Friday, March 2, 2018

Neanderthals Among Us

Update:  Make that Neanderthals WITHIN Us. 

During this illness, to keep from thinking about the congestion, the coughing, the wheezing, I listened to a bunch of stuff on Youtube, including two old Nova episodes about the Neanderthals, one from 2003 and one from 2011.   The change in beliefs about Neanderthals, from them being a totally different species that couldn't have contributed to the modern human population asserted in the 2003 show gave way to DNA analysis proving that modern humans have a small percentage of Neanderthal DNA in it, especially populations in Europe and elsewhere.  The lowest percentage is found in Africans and some Asian populations, which makes sense because Neanderthals aren't found in Africa. 

I remember back when I took courses that touched on the evolution of humans back in the 60s and early 70s, the idea that Neanderthals and "modern humans" might have had successful offspring was considered a foolish idea, as one eminent figure in 2003 implied, it was considered a stupid idea.  The scientific concept of Neanderthals, based on late 19th and early 20th century scientific expertise was largely wrong and now looks quaintly silly, which proves that at any given time science holds some wrong and quaintly silly ideas, especially when those ideas are largely a product of creative analysis of scanty fossil evidence that is prone to creating stories the scientists like.

By chance, last week's Quirks and Quarks had a segment on about the discovery of cave paintings that are dated from the Neanderthal period, well before there were modern humans in Europe.

Artwork dating back 64,000 years shows that Neanderthals developed the ability to make red ochre paints.

Made deep within caves, in a position where it would have had to be the result of elaborate planning, with illumination carried into the cave along with a paint kit and painted in awkward positions like some Neanderthal Michelangelos the remake of the image it forces is quite drastic.   Among the things said in the story points out that the idea that Neanderthals were a separate species has to fall and they have to be considered a separate population of human beings who, instead of being obliterated by the latecomers to Europe and Asia, were incorporated into the predecessors of the present day population. 

The change in the science around Neanderthals has changed pretty drastically just within the past twenty years, nevermind the fifty or so years I can remember. 

Neanderthal the Brute

The image of Neanderthals we're often presented with is a primitive and simple creature: a hulking mass of muscle, all brawn and no brains. The sloped forehead, mitt-like hands and protruding jaw suggested to many a mind far inferior to ours.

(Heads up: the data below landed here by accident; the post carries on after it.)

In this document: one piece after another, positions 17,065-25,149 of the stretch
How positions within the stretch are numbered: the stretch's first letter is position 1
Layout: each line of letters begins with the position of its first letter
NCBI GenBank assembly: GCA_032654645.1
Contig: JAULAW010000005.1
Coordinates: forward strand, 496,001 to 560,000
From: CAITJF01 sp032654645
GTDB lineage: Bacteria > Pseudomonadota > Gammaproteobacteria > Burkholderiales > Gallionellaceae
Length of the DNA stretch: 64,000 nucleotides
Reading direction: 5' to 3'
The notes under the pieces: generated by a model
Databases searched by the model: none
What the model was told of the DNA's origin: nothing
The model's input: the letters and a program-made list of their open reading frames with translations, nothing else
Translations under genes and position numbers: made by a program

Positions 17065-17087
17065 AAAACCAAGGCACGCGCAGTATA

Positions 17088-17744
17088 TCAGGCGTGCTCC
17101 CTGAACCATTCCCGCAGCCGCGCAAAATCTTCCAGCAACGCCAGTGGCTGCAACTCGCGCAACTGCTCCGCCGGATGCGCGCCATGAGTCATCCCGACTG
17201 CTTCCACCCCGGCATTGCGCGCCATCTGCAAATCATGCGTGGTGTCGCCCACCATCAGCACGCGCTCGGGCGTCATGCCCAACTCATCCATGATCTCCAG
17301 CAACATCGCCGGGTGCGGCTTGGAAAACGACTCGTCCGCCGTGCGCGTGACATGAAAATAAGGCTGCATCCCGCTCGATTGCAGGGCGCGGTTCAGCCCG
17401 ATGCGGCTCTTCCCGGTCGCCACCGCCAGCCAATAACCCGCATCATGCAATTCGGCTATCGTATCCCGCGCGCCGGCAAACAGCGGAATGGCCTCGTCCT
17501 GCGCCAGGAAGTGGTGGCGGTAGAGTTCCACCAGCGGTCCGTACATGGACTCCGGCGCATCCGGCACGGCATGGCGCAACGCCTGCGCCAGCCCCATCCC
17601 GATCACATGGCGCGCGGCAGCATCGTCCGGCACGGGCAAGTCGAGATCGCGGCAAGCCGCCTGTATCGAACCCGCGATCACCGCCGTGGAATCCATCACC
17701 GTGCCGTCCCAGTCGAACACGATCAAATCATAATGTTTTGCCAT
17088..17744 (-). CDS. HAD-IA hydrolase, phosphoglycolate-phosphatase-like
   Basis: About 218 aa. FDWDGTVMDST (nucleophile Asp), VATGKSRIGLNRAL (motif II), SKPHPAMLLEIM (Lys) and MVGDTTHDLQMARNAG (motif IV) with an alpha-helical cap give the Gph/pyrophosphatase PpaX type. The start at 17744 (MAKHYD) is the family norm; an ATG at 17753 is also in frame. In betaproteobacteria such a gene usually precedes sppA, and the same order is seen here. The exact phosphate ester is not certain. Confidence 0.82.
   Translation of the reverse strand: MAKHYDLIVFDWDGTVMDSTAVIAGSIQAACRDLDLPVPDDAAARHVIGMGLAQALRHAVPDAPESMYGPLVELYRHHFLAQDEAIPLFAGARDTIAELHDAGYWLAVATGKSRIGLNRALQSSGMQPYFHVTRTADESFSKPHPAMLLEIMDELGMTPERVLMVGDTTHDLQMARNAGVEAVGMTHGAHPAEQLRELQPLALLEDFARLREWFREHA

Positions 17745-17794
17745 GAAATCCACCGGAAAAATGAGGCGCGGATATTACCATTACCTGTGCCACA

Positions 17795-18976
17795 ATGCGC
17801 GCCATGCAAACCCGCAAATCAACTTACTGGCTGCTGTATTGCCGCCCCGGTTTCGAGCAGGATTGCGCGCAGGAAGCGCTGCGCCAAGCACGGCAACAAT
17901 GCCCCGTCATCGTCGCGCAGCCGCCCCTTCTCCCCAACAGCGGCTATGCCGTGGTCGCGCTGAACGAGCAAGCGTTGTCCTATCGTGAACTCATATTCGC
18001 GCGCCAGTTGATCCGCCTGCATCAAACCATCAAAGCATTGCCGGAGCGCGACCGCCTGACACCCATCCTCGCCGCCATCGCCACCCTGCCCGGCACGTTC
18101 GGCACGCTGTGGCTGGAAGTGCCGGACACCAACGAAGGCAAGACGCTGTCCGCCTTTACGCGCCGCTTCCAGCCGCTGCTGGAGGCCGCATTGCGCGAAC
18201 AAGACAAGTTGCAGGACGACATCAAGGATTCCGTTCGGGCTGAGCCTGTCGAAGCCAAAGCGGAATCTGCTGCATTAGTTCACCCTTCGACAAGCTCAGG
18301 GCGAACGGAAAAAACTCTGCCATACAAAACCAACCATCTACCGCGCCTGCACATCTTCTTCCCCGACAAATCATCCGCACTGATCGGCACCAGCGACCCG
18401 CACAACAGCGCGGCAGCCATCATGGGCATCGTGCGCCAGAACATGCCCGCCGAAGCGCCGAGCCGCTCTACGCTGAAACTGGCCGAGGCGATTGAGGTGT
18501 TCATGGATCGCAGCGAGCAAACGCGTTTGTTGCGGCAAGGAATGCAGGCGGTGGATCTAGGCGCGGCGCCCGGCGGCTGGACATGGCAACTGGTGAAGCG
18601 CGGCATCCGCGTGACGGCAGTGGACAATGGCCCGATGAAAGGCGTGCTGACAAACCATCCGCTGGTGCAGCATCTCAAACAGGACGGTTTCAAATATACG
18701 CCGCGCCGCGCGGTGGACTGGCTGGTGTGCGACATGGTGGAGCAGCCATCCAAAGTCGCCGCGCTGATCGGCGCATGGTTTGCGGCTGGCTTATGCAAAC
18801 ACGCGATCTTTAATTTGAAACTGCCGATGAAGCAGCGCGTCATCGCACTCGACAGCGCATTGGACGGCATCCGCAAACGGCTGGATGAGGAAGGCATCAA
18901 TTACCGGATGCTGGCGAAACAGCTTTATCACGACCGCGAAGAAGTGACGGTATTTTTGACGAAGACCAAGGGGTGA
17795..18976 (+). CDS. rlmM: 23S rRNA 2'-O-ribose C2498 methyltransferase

That perception of the brutish Neanderthal, it seems, was based more on an assumption of human superiority than evidence. New research published in the journal Science by Dr. Alistair Pike and his colleagues puts that idea to rest for good. It suggests that Neanderthals were capable of art — and that, in turn, means they were creative, planned for the future, and had the ability to ascribe meaning to symbols. In other words, they possessed the power of abstract thought.  

The Artist

Dr. Pike and his team used a clever approach to date cave art from three different caves in Spain. The artwork featured hand stencils, arrangements of red dots and abstract line figures made with red ochre pigments in the dark depths of the cave. Until now, most researchers had assumed it was made by early modern human colonizers in Europe. The team used uranium/thorium radioactive decay to determine the age of calcite deposits that have been deposited over the artwork over thousands of years. They found that these deposits on top of the art date back approximately 64,000 years — over 20,000 years before the appearance of modern humans in Europe. That means that the art had to have been made by Neanderthals.

The Inventor

This research opens the door to the idea that Neanderthals were in fact the first true artists on the planet. They might have even inspired the more recent artistic creations that adorn so many caves across the European continent.

That, along with the more developed thinking about the sophistication of the Neanderthal tool types, developed by studying and practicing flint knapping, that showed that the actual tool was very difficult to make and that it was made for its particular properties shown in the second of the Nova shows mentioned above, shows how apt we are to underestimate things based on preexisting prejudices of the kind that professionals develop as part of their indoctrination into the subject their credentials grant them expertise in.

1 comment:

  1. Those cave paintings also put the lie to Maslow's hierarchy of needs. Neanderthals didn't have a civilization which secured food, shelter, and clothing, yet they went to great effort to create art. Again the assumption is spirit comes last because reason is supreme and art emotional and inferior.

    We have a lot to unlearn.